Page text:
The original plan had been to supply the detachment with coal for heating and cooking, but getting it there was so difficult and with driftwood so abundant on the beaches, that burning wood seemed more sensible. This system worked well but frequent wood cutting details were required to keep the wood sheds full.

Transportation from the head of Holberg Inlet was possible by jeep on the old Government Road as far as Ronnings, but the final leg of the journey to the Cape was completed on foot, utilizing the same tortuous trail used by the early settlers some fifty years earlier. A landline communication link was established between Cape Scott and the parent station at Coal Harbour, and this was maintained by a #9CMU Corporal and fourteen men who regularly inspected and serviced the telephone lines.

For an isolated post with little clearing for any sort of playing field, they had an amazingly diverse recreational schedule. The men, after a lot of hard work, cleared a volleyball court and a regular schedule was drawn up, with frequent round robin playoffs with Coal Harbour and Port Hardy. The field was enlarged and a baseball league was set up with round robin tournaments with neighboring Stations. A mimeographed camp newspaper called “The Isolationist” was started and the fellows eagerly awaited the latest edition so that they might read the camp gossip and perhaps have a laugh at the cartoons and columns.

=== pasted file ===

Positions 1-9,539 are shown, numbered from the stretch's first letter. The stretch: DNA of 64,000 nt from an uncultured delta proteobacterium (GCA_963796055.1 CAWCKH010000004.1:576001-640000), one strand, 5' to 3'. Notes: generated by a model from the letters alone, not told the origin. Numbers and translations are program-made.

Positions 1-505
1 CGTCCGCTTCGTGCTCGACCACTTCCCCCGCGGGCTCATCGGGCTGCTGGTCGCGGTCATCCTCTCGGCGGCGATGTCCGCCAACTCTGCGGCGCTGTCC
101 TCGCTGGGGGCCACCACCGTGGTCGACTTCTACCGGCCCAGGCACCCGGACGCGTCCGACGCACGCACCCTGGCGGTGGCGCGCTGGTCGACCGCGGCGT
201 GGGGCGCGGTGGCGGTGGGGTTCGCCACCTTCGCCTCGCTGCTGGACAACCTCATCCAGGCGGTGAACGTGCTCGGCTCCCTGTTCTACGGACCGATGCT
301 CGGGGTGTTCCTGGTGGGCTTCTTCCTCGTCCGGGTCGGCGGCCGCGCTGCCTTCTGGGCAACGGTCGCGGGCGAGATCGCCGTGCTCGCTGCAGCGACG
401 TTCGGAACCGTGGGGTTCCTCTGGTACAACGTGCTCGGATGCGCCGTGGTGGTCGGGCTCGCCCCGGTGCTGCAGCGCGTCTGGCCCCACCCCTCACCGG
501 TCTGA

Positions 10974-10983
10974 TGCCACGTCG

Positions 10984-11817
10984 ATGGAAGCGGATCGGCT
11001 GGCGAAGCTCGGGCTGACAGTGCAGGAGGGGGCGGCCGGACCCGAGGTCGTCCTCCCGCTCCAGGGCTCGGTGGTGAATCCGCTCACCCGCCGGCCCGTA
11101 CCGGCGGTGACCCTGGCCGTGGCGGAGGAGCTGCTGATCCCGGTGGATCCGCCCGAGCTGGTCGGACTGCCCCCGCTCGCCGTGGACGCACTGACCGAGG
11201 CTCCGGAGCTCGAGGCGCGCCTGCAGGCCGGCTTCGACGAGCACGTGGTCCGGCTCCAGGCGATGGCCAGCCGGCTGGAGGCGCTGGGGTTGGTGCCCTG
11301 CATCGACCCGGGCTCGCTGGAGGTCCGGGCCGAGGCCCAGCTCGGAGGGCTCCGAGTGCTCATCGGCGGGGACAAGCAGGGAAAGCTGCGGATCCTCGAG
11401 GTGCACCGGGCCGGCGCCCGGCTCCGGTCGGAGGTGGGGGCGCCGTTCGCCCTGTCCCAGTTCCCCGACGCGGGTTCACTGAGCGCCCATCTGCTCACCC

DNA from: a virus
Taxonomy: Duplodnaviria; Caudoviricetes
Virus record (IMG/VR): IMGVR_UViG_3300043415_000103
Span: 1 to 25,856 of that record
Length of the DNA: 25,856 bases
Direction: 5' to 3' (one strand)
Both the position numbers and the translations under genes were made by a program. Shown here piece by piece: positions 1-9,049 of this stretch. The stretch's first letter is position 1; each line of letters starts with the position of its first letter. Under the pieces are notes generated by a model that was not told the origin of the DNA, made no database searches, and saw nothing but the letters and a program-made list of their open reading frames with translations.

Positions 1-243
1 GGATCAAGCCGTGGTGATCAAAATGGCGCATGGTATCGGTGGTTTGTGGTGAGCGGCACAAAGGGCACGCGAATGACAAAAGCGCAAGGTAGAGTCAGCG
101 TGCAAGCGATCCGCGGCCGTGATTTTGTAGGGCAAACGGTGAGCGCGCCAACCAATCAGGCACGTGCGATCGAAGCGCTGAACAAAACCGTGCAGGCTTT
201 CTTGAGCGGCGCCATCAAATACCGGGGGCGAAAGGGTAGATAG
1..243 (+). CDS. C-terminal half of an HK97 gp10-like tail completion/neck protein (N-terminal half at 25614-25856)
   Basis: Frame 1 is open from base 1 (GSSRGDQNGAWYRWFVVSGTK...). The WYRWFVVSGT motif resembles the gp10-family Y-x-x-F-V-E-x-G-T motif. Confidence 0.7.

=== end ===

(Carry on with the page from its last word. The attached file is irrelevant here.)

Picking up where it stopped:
On the 14 September 1945 “closing orders” were received and on the 15th dismantling of the electronic equipment started and by the 19th of September the station was officially disbanded. The electronics were moved out of the operatiLighthouse on the foundation of RCAF Station Cape Scott radar unitons site but the buildings were left for the Canadian Coast Guard to use. The remainder of the camp site was left in place and some remnants of the original buildings are still visible today.